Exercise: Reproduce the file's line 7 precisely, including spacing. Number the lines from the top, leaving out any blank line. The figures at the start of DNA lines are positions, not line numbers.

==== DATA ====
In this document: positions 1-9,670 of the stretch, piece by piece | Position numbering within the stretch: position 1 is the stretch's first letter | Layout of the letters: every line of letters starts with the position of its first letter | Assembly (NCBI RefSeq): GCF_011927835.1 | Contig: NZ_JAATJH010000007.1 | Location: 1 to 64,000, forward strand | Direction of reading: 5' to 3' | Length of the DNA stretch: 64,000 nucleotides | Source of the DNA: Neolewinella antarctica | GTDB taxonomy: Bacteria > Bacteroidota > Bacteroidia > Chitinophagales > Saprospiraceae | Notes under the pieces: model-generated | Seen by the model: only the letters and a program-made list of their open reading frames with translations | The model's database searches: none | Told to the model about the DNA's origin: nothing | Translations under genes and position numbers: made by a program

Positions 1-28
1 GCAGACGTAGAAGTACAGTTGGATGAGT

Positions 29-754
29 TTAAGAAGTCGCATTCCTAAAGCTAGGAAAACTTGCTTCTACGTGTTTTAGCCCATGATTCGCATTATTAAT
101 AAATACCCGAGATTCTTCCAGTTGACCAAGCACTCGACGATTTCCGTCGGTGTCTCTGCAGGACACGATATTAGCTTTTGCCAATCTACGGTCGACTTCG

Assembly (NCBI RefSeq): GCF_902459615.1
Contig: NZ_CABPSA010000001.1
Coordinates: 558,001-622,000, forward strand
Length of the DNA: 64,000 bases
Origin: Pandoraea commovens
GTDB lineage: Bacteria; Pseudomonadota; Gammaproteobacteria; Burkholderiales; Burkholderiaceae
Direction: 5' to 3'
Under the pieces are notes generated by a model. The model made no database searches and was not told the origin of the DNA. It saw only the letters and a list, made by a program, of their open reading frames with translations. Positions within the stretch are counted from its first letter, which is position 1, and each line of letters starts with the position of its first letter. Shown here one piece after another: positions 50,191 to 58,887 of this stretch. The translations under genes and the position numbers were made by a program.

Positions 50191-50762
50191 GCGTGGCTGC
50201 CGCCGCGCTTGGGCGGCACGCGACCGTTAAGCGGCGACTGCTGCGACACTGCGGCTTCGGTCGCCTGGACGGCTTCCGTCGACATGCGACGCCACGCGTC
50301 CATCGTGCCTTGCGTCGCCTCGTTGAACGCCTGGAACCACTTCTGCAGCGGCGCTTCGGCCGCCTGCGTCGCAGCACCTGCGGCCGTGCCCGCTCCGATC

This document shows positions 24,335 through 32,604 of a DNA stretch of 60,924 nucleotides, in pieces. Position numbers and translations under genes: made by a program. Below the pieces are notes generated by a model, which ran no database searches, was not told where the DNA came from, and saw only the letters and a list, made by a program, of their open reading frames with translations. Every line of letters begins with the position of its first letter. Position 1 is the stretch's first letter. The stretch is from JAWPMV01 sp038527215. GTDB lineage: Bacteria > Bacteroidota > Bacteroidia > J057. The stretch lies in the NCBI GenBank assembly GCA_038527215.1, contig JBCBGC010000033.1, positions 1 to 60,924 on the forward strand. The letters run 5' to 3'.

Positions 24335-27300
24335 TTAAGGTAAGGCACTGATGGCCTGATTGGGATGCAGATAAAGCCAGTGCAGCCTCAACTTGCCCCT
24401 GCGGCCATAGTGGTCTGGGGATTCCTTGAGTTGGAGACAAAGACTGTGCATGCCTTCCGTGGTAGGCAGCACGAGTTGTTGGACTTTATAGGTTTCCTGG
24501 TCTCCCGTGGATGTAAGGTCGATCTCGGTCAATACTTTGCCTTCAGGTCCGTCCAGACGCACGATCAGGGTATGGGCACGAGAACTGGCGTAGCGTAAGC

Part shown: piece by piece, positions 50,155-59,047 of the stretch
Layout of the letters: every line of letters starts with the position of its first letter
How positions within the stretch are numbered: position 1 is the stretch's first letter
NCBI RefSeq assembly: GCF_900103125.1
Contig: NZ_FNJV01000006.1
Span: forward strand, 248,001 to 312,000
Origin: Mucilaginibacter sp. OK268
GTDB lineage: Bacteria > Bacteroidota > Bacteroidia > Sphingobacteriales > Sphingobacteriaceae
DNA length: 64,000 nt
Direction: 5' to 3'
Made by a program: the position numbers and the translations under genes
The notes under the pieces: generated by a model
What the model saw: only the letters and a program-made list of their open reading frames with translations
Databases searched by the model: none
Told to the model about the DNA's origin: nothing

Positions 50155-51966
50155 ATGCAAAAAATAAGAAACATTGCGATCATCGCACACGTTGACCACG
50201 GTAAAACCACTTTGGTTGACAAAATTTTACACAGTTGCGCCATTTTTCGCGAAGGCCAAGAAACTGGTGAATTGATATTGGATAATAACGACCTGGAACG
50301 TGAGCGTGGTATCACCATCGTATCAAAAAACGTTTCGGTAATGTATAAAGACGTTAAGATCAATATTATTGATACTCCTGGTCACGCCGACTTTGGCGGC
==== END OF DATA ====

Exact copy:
Assembly (NCBI RefSeq): GCF_902459615.1